It’s a beautiful evening down by the San Francisco Giants’ gem of a ballpark right on the edge of the bay, a stroke of luck for music fans set to pack the park for Guns N’ Roses. The evening weather for Giants games is often cool and foggy, much like the relationship between singer Axl Rose and lead guitarist Slash had been for over 20 years before 2016’s stunning reunion. The warm sunny weather is a lucky break befitting of the “Not in This Lifetime” tour, in itself something of a miracle for longtime Guns N’ Roses fans.
Most fans probably gave up all hope of such a reunion after Axl was unable to bury the hatchet to appear with his former bandmates at Guns N’ Roses’ induction to the Rock and Roll Hall of Fame in Cleveland in 2012. The temperamental singer not only refused to attend, he even penned a letter that attempted to decline his induction altogether. It was also in 2012 when Rose answered a reunion question from a paparazzi photographer one night by simply declaring, “Not in this lifetime.” By all accounts, it was the long-running rift between Axl and Slash that stood in the way. But those who have learned to never say never were rewarded for their philosophy and patience this year when it was announced that Axl, Slash and bassist Duff McKagan would unite to headline the Coachella Festival as a prelude for a national summer tour.
As to what happened that may have turned the tide, rumor in the rock press has it that Slash’s divorce at the end of 2014 from wife Perla (who had also served as his manager) was a major factor. Skeptics inevitably popped up to label the reunion tour a “cash grab”, while some fans lamented the lack of inclusion for original drummer Steven Adler and rhythm guitarist Izzy Stradlin. But Adler was booted from the band in 1990 for his drug problems (though he did make a guest appearance on the tour in Cincinnati and Nashville), while Stradlin likely declined because he wanted to see whether Rose would be on good behavior first (the lack of which led Izzy to depart the band shortly after the 1991 summer tour.)
Guns N’ Roses should have been on top of the world during their 1991 “Use Your Illusion” tour and they did in fact play some of the most scintillating shows in rock history. But Duff’s 2011 biography It’s So Easy (and Other Lies) revealed that he and the band were often in agonizing misery waiting around to see whether Axl would show up and what mood he would be in (with disappointed fans to contend with at best and disastrous riots at worst.) But it seemed a safe bet that Axl would be on his best behavior this year if he was going to do the tour after all this time. When the band blew away the audience of 90,000-plus during Coachella’s second weekend it was clear that Guns N’ Roses was once again a true force of nature. The legendary synergy between Axl, Slash and Duff was readily apparent, as was the enduring appeal of the band’s classic repertoire.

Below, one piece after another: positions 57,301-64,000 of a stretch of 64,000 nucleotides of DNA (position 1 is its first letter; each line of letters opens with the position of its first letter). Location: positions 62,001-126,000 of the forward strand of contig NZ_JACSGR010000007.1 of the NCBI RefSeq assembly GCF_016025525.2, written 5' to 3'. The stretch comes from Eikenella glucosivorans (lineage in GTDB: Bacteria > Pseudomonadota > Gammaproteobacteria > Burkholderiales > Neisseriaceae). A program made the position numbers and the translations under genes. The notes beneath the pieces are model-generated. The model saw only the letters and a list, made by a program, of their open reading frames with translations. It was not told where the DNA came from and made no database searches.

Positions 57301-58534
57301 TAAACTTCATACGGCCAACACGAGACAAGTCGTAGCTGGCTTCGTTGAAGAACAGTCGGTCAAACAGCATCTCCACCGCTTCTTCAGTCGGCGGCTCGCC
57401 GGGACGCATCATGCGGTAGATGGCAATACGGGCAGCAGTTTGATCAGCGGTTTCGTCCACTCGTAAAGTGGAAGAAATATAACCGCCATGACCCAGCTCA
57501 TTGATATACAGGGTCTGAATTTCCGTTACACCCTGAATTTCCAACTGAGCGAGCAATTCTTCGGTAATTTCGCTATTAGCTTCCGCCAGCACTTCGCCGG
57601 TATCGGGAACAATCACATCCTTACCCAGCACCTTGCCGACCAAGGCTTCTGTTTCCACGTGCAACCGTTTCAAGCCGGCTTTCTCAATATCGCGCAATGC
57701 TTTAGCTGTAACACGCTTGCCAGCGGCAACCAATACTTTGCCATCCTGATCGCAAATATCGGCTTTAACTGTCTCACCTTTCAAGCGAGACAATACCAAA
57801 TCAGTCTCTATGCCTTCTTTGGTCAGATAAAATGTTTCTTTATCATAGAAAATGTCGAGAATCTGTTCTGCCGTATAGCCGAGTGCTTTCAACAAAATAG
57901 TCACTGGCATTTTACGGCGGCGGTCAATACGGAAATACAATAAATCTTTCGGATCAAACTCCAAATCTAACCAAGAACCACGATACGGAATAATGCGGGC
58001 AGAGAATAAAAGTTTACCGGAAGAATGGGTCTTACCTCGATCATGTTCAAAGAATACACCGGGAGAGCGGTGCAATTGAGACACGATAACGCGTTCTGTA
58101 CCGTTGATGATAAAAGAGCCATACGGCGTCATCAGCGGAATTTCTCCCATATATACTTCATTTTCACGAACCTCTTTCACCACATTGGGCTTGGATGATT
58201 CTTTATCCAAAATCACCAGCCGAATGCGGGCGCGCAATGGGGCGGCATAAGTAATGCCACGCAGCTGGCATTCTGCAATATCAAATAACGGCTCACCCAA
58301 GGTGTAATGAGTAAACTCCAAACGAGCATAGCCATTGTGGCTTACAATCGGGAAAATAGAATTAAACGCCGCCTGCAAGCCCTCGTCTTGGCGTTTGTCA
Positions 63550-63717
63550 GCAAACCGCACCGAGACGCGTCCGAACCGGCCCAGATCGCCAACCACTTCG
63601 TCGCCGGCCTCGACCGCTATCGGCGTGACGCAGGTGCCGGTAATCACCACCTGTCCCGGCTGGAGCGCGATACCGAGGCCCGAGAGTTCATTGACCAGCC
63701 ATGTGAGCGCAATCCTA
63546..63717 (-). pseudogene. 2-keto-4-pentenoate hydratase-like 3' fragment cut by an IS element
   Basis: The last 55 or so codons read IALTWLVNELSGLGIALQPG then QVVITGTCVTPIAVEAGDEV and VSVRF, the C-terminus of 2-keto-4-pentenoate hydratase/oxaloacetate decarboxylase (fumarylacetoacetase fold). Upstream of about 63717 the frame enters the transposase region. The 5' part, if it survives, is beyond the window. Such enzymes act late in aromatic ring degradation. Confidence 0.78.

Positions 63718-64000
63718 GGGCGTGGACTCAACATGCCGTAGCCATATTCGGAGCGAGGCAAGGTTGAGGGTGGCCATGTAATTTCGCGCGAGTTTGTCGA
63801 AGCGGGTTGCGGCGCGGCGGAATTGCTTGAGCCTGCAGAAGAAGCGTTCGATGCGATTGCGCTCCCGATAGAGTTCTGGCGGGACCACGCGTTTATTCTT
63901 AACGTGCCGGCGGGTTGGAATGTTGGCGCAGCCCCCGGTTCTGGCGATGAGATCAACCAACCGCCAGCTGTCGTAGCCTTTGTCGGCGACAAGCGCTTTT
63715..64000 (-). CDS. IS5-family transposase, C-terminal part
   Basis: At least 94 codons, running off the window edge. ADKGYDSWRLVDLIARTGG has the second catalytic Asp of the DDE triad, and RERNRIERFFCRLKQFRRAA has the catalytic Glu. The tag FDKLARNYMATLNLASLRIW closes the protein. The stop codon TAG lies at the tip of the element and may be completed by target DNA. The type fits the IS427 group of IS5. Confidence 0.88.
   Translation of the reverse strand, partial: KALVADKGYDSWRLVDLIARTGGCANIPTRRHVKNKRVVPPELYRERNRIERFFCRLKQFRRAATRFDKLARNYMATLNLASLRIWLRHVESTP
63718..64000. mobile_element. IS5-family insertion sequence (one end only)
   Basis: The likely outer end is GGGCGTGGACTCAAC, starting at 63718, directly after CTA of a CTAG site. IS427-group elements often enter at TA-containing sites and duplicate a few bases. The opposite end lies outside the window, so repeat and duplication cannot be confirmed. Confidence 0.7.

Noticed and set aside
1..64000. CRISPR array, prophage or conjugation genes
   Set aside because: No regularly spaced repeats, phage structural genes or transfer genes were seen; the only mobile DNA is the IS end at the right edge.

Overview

By the time the band reaches San Francisco, they’ve been on the road for about six weeks while winning raves across the nation. The setlist has been pretty much the same all tour, save for some rotation in the encore slot and this is the one flaw for fans who used to dig seeing multiple shows as the band mixed it up with all the material from the Use Your Illusion albums (as they did during that 1991 summer tour.) But the band probably figures they’re playing to a mostly new audience each night that either hasn’t seen them since the early ‘90s or ever (a reasonable presumption).
As show time approaches, there’s a surreal vibe watching the ballpark fill in with Guns N’ Roses fans rather than baseball fans. A charge of electricity surges through the crowd when the band hits the stage with the “It’s So Easy” / “Mr. Brownstone” combo. It’s still daylight though, which feels a little weird. The energy rises significantly during “Welcome to the Jungle”, save for the fans more concerned with trying to tape it on their cell phones rather than rock out in the moment.
“Live and Let Die” kicks the show into overdrive as it’s finally dark now, allowing the song’s dramatic strobe light effects to dazzle the senses. The energy really flows during “Rocket Queen” with Duff digging deep into the memorable bass line and connecting with drummer Frank Ferrer on the heavy groove. Guitarist Richard Fortus takes the first solo and shows he’s got some chops too, before Slash steps up with his talk box for some stylish psychedelia and then the great slide riffs on the psychedelic bridge that always recalled Led Zeppelin’s “Whole Lotta Love”.